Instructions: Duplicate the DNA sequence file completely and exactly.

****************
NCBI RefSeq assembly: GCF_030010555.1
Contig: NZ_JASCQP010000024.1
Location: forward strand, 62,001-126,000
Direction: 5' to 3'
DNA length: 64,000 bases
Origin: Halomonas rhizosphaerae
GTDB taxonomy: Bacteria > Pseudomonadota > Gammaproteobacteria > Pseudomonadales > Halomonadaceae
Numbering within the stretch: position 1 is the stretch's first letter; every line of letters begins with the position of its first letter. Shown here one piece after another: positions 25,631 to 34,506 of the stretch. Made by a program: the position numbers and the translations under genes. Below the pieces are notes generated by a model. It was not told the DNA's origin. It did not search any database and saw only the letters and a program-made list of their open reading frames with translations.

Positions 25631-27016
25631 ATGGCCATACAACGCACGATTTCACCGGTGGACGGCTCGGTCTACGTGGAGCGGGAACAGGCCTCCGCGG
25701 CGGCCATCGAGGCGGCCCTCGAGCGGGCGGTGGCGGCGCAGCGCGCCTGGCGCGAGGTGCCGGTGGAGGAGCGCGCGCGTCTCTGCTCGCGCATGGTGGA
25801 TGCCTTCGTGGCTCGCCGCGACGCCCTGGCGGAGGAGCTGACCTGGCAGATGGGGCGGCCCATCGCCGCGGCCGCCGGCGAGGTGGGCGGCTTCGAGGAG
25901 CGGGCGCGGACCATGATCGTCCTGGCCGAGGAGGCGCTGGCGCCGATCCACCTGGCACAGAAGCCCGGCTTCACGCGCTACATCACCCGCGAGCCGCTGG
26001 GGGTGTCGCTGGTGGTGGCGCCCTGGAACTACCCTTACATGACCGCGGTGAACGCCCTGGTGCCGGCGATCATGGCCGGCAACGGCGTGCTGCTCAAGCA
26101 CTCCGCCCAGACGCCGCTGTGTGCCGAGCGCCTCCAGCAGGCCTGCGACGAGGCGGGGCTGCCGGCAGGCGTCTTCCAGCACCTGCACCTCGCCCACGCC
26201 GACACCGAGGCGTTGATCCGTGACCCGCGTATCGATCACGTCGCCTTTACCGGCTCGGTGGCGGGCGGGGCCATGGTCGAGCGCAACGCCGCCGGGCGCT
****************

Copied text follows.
NCBI RefSeq assembly: GCF_030010555.1
Contig: NZ_JASCQP010000024.1
Location: forward strand, 62,001-126,000
Direction: 5' to 3'
DNA length: 64,000 bases
Origin: Halomonas rhizosphaerae
GTDB taxonomy: Bacteria > Pseudomonadota > Gammaproteobacteria > Pseudomonadales > Halomonadaceae
Numbering within the stretch: position 1 is the stretch's first letter; every line of letters begins with the position of its first letter. Shown here one piece after another: positions 25,631 to 34,506 of the stretch. Made by a program: the position numbers and the translations under genes. Below the pieces are notes generated by a model. It was not told the DNA's origin. It did not search any database and saw only the letters and a program-made list of their open reading frames with translations.

Positions 25631-27016
25631 ATGGCCATACAACGCACGATTTCACCGGTGGACGGCTCGGTCTACGTGGAGCGGGAACAGGCCTCCGCGG
25701 CGGCCATCGAGGCGGCCCTCGAGCGGGCGGTGGCGGCGCAGCGCGCCTGGCGCGAGGTGCCGGTGGAGGAGCGCGCGCGTCTCTGCTCGCGCATGGTGGA
25801 TGCCTTCGTGGCTCGCCGCGACGCCCTGGCGGAGGAGCTGACCTGGCAGATGGGGCGGCCCATCGCCGCGGCCGCCGGCGAGGTGGGCGGCTTCGAGGAG
25901 CGGGCGCGGACCATGATCGTCCTGGCCGAGGAGGCGCTGGCGCCGATCCACCTGGCACAGAAGCCCGGCTTCACGCGCTACATCACCCGCGAGCCGCTGG
26001 GGGTGTCGCTGGTGGTGGCGCCCTGGAACTACCCTTACATGACCGCGGTGAACGCCCTGGTGCCGGCGATCATGGCCGGCAACGGCGTGCTGCTCAAGCA
26101 CTCCGCCCAGACGCCGCTGTGTGCCGAGCGCCTCCAGCAGGCCTGCGACGAGGCGGGGCTGCCGGCAGGCGTCTTCCAGCACCTGCACCTCGCCCACGCC
26201 GACACCGAGGCGTTGATCCGTGACCCGCGTATCGATCACGTCGCCTTTACCGGCTCGGTGGCGGGCGGGGCCATGGTCGAGCGCAACGCCGCCGGGCGCT